Our compromise assessment scanner THOR is able to apply Sigma rules during the local Eventlog analysis. This can help any customer that has no central SIEM system or performs a live forensic analysis on a system group that does not report to central monitoring. 

By running THOR on these systems with activated Sigma feature, THOR becomes a kind of a distributed and portable SIEM.

Since the Sigma scan module isn’t active by default, we thought it a good idea to explain how to activate an use it in the best possible way. 

Open Source Rule Set

By default THOR uses the open-source Sigma rule set with more than 500+ rules provided by the Sigma project on their Github page

Since our head of research is also one of the project maintainers, it was reasonable to combine the detection capabilities of Sigma with THOR’s scanning functionality on the endpoint. 

We comply with Sigma’s DRL (Detection Rule License) by including the rule authors in the event data produced by these rules.  

Custom Sigma Rules

You can easily add you own Sigma rules by placing them in the “./custom-signatures/sigma” sub folder.

THOR’s Sigma Config

The THOR default configuration for Sigma can be found in the Sigma repository. 

This configuration shows you, which Windows Eventlogs and Linux/Unix log files get analyzed by the Sigma module in THOR.

 

Sigma Scanning

To activate the Sigma module simply use the “–sigma” flag (or “sigma: True” in a YML config file).

You can start a THOR scan that analyzes the local Eventlog and activates the Sigma feature with:

thor64.exe -a Eventlog --sigma

To run a Sigma scan on a single Eventlog e.g. Sysmon’s log, use the “-n” flag.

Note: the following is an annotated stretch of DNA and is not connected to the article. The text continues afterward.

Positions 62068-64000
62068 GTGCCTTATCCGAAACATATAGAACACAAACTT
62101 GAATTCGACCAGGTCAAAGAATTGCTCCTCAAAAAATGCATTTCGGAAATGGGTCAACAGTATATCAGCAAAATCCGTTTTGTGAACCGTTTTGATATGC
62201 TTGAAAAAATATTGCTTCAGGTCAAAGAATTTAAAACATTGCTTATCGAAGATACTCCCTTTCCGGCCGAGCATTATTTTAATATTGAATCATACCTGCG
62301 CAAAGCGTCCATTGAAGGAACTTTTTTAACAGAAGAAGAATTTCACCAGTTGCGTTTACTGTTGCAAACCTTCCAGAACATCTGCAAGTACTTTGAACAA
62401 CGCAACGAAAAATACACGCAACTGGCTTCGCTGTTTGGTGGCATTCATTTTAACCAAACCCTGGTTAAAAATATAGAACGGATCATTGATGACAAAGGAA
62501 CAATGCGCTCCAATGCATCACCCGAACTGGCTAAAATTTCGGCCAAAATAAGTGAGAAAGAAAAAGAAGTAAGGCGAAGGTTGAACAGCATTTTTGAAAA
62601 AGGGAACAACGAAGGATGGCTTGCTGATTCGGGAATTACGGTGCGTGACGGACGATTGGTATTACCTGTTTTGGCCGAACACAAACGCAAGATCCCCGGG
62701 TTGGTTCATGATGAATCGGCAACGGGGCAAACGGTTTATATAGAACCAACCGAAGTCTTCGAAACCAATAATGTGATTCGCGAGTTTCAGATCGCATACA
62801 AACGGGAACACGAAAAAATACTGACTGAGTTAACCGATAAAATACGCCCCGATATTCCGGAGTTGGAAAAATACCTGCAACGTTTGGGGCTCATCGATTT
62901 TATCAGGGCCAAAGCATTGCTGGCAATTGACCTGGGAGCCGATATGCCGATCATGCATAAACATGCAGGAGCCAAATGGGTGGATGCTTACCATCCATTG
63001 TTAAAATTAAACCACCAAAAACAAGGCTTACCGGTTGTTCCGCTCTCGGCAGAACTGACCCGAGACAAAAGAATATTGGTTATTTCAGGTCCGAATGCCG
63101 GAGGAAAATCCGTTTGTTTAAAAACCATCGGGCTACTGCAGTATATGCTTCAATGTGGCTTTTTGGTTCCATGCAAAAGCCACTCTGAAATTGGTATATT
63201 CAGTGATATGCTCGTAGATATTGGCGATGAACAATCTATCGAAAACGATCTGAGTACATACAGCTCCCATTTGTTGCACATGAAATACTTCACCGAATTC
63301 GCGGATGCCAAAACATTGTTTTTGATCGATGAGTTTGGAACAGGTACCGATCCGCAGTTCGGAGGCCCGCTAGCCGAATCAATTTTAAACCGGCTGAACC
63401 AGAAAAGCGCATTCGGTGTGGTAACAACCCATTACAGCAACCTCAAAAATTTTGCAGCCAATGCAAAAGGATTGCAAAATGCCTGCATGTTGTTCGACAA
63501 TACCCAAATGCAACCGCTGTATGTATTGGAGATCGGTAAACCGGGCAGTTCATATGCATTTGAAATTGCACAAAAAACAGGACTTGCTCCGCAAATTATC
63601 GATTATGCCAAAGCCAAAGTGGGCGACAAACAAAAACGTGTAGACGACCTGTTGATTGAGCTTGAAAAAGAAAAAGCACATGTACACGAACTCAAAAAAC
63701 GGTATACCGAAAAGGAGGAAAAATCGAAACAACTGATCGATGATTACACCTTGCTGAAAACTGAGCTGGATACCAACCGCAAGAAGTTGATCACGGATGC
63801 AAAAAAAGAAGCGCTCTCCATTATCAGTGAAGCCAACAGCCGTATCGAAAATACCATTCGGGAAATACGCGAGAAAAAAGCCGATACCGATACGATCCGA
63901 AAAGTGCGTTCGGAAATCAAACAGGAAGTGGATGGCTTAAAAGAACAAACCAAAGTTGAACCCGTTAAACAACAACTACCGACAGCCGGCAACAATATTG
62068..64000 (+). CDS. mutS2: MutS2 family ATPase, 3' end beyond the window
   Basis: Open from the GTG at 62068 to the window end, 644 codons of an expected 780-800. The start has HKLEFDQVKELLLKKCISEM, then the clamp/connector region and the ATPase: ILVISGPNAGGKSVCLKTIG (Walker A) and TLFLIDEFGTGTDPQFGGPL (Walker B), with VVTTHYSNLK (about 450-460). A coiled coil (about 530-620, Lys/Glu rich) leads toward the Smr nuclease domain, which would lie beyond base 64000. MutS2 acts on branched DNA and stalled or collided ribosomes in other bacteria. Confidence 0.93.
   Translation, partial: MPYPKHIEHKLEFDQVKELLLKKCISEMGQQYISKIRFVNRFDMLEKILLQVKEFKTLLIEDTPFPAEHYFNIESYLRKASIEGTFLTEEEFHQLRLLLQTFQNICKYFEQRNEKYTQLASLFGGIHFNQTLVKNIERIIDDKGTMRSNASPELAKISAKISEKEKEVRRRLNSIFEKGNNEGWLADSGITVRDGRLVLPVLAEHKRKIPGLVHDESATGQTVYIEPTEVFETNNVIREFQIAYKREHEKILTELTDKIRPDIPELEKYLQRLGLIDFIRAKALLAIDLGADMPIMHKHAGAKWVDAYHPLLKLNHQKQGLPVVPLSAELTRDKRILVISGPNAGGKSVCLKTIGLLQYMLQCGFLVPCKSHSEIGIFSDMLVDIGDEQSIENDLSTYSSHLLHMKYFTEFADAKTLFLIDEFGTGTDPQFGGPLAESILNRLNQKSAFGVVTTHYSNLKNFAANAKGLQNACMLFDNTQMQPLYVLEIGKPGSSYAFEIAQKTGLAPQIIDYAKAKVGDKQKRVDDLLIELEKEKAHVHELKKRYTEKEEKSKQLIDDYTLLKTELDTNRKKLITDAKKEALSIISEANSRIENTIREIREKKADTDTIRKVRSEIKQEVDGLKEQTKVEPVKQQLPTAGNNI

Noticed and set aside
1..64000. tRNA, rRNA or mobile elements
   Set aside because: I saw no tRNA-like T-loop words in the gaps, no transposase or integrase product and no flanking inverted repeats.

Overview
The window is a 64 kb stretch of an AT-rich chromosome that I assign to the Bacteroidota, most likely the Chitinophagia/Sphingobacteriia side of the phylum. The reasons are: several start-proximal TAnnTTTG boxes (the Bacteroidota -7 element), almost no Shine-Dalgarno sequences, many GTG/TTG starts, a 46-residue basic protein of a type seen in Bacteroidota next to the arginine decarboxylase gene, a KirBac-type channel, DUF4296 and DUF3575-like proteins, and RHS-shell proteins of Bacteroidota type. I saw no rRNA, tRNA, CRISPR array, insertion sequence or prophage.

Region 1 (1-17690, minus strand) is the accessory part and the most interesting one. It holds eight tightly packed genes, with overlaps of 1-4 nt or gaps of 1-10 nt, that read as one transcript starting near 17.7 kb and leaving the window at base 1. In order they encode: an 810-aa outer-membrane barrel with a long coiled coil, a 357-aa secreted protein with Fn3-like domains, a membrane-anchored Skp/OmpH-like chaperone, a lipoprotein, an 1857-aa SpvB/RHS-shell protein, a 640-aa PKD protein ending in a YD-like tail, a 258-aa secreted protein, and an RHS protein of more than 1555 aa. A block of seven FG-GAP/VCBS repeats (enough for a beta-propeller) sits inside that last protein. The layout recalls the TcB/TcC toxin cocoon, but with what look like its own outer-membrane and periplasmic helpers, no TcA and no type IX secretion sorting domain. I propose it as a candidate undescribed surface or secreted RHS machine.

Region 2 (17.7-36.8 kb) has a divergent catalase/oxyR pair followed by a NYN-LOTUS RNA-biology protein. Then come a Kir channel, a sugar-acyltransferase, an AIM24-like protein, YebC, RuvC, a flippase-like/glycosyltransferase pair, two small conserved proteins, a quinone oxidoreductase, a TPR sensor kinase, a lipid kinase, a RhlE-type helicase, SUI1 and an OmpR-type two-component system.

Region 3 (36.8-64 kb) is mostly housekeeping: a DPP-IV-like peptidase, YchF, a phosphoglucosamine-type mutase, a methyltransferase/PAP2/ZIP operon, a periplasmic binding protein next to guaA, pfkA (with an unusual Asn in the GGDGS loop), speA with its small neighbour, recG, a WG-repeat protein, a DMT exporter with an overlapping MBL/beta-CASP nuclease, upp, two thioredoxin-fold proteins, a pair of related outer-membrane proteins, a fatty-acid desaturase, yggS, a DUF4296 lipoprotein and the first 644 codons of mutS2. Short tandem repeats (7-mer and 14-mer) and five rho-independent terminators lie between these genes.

thor64.exe -a Eventlog --sigma -n "Microsoft-Windows-Sysmon/Operational"

To include the Sigma feature in a standard THOR scan and check only the last 3 days of the Windows Eventlogs to reduce the scan duration, use:

thor64.exe --sigma -lookback 3

Sigma Matches

Once a Sigma rule matches on a log entry, you’ll see it listed in one of the REASON’s that lead to the classification of an event. 

The following example shows the detection of a China Chopper (Caidao) ASP web shell. That web shell has been detected by multiple Sigma rules. 

  1. Webshell Detection With Command Line Keywords 
  2. Shells Spawned by Web Servers
  3. Whoami Execution

Getting Started

Since this feature isn’t available in THOR Lite, please contact us via the “Get Started” button in the upper right corner and get a free trial voucher. Most customers that use THOR with Sigma choose one of our THOR license packs, especially the SOC Toolkit Pack, which was geared to the needs of today’s SOC teams.